I really like the dense, hearty whole grain loaves which are popular in Germany and Scandinavia and other points north, but which are difficult to find in the U.S. I’ve come to like these better than the airy kind of bread, as a matter of fact. Fluffy bread doesn’t really seem like real food to me anymore, and white fluffy bread tastes like cotton candy.
Of course, I’m spoiled because Erik is a baker, so he makes me delicious, black hole-dense loaves of sourdough rye. Or at least, he used to. Now he’s on crutches, trying to recover from a bad case of Plantar fasciitis. This means he’s not doing anything in the kitchen anymore, and my bread supply is gone.
Sure, I could wake up his sourdough starter, take on the mantle (or apron?) of Household Baker, and start making these loaves myself, but I’m already taking on extra chores with him off his feet, so I’m not inclined to take up this one as well. Yet we can’t live two months without good bread. What to do?
Fortunately, I’ve found a solution to our bread crisis: a perfectly good yeasted recipe which makes a dense whole grain loaf with minimal effort. No starter. No kneading. No rise time, even. It’s a quick bread, essentially. It takes 5 minutes to mix up, then you plop it into a loaf pan and put it in the oven for 1 1/2 hours. That’s it.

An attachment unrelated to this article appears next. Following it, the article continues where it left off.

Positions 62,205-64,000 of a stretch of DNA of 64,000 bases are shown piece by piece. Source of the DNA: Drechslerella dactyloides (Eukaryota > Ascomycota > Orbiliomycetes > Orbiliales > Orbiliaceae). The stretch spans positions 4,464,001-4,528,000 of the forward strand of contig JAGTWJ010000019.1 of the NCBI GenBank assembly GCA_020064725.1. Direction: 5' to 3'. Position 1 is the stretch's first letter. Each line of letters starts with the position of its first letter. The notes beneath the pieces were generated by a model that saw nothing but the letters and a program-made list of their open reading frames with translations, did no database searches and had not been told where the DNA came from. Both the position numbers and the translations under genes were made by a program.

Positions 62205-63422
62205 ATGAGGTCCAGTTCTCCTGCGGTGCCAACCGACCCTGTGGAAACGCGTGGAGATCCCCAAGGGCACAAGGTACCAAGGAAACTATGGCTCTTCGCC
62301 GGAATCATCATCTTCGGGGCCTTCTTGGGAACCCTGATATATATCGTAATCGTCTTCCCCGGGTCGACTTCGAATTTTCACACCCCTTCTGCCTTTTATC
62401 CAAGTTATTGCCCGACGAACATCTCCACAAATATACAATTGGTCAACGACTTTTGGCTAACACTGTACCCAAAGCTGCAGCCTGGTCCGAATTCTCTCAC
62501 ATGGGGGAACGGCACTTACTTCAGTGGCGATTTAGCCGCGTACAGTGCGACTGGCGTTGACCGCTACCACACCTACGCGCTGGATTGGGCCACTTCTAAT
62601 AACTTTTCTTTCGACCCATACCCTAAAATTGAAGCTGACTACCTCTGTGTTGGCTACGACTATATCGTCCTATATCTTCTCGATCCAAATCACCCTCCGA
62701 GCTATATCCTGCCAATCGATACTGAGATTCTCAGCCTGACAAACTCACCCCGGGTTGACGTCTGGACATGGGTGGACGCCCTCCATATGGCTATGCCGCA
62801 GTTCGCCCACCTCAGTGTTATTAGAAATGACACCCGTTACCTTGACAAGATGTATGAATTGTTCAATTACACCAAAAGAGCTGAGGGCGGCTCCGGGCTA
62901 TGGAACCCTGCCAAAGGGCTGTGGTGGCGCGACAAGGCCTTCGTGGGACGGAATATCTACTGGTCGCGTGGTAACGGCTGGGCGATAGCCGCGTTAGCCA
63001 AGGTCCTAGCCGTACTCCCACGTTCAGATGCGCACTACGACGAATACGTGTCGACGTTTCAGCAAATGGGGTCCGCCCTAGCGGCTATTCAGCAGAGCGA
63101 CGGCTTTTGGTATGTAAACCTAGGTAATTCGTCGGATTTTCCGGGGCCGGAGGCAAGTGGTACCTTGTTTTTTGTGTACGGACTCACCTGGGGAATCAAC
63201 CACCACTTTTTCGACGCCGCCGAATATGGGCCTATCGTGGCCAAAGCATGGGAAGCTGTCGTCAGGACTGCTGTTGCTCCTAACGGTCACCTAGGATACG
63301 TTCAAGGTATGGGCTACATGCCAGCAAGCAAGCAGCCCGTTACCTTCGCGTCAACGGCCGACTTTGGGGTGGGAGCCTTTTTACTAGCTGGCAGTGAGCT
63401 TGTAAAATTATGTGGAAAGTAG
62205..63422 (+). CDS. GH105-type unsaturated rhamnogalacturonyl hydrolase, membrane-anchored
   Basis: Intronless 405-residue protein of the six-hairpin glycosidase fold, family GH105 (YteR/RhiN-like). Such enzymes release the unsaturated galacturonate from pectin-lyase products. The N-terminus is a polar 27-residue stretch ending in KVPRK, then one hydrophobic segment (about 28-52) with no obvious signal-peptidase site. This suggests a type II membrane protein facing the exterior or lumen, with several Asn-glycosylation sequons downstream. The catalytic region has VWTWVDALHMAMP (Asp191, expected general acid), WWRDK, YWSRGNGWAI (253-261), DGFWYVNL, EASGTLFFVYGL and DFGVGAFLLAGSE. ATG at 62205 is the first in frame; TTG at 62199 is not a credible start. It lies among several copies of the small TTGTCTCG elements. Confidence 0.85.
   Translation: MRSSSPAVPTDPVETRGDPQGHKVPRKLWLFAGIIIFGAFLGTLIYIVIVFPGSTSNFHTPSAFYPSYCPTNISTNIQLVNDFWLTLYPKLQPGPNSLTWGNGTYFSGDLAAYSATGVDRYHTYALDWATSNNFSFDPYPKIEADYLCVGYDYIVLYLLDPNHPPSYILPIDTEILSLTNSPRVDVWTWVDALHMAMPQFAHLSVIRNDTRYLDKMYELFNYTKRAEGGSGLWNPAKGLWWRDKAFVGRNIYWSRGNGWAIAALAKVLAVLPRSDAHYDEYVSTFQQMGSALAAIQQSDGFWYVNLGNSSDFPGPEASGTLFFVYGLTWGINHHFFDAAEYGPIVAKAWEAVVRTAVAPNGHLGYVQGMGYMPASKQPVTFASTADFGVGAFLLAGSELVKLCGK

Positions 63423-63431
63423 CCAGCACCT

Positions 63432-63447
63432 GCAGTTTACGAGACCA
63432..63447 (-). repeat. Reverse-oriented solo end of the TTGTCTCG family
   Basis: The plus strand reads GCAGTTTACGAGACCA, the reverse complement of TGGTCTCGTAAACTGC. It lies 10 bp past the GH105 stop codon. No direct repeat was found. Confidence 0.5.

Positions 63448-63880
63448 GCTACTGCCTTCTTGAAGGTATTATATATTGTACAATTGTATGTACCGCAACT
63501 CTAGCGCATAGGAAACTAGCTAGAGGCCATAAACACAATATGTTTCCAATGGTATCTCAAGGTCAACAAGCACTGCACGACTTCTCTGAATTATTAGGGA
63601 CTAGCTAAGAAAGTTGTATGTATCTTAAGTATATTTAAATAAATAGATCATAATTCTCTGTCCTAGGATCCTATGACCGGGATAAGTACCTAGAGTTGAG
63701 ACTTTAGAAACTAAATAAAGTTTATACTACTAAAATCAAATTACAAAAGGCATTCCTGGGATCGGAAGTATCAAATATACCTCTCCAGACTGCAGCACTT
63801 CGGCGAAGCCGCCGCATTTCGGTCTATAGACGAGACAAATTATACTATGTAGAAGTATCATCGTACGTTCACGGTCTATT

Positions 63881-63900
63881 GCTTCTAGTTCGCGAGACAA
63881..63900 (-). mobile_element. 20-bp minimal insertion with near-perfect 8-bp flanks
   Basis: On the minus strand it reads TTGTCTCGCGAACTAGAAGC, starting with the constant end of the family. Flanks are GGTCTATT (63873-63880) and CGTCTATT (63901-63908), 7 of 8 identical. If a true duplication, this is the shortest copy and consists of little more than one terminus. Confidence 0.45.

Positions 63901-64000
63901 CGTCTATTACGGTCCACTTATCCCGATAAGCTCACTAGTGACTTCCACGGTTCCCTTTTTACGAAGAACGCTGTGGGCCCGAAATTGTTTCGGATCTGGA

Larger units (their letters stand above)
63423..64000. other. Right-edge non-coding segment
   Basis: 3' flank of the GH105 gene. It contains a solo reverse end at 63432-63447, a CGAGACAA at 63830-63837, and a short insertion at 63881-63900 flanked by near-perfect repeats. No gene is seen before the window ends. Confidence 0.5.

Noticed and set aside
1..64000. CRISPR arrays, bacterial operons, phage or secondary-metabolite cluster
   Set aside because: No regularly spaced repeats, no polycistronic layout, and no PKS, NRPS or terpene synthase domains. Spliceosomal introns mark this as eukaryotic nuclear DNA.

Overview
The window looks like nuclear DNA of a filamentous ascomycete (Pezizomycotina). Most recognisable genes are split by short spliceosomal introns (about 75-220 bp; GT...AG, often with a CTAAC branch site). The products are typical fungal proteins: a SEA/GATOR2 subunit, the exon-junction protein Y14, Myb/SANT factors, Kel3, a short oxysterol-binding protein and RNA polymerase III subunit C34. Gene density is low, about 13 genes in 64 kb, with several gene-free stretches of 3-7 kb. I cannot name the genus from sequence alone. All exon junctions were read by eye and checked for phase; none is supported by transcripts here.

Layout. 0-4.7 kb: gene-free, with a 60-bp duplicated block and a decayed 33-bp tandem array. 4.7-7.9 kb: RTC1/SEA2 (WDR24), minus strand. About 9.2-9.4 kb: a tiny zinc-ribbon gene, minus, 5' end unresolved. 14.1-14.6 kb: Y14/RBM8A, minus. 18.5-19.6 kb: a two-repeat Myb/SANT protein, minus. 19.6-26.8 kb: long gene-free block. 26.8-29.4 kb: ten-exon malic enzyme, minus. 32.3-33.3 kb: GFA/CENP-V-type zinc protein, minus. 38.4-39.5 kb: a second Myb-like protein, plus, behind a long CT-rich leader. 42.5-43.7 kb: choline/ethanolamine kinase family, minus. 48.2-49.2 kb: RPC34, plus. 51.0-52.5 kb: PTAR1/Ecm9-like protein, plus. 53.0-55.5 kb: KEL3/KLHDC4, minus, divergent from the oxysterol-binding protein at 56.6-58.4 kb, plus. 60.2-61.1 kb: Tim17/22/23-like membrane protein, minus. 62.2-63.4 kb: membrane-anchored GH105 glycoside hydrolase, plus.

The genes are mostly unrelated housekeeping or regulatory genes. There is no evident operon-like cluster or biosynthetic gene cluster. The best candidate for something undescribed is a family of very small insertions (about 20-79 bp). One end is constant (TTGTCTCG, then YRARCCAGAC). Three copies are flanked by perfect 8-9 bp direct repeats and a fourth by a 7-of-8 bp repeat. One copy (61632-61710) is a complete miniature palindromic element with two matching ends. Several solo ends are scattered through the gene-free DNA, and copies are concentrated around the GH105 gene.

It lacks the sour flavor and chewiness you get from developed loaves, true, as well as the health benefits/improved digestibility that comes from the fermentation process. But you know, it’s still very good. And it’s 100% whole grain and packed with healthful seeds. And for a yeasted bread, it keeps well. Our loaves have been lasting at least three days on the counter top, unwrapped.
This isn’t a bread for soaking up sauce, or making fancy sandwiches, because it’s not springy. Instead, it’s a bread for layering with cheese or lox or slices of cucumber and salt. It’s also great toasted. But mostly I’ve just been eating it slathered with that fancy cultured butter that Trader Joe’s has started selling lately.
Now that I’ve got you all excited, I’m not going to write the recipe here, because I’m using it exactly as I found it on The Transplanted Baker. I have nothing to add or change, or any excuse at all to claim it as my own. She calls her version of this recipe (which originated with Nigella Lawson) “Lazy Man’s Bread.” I’ll have to call this blog entry “Lazy Man’s Post.”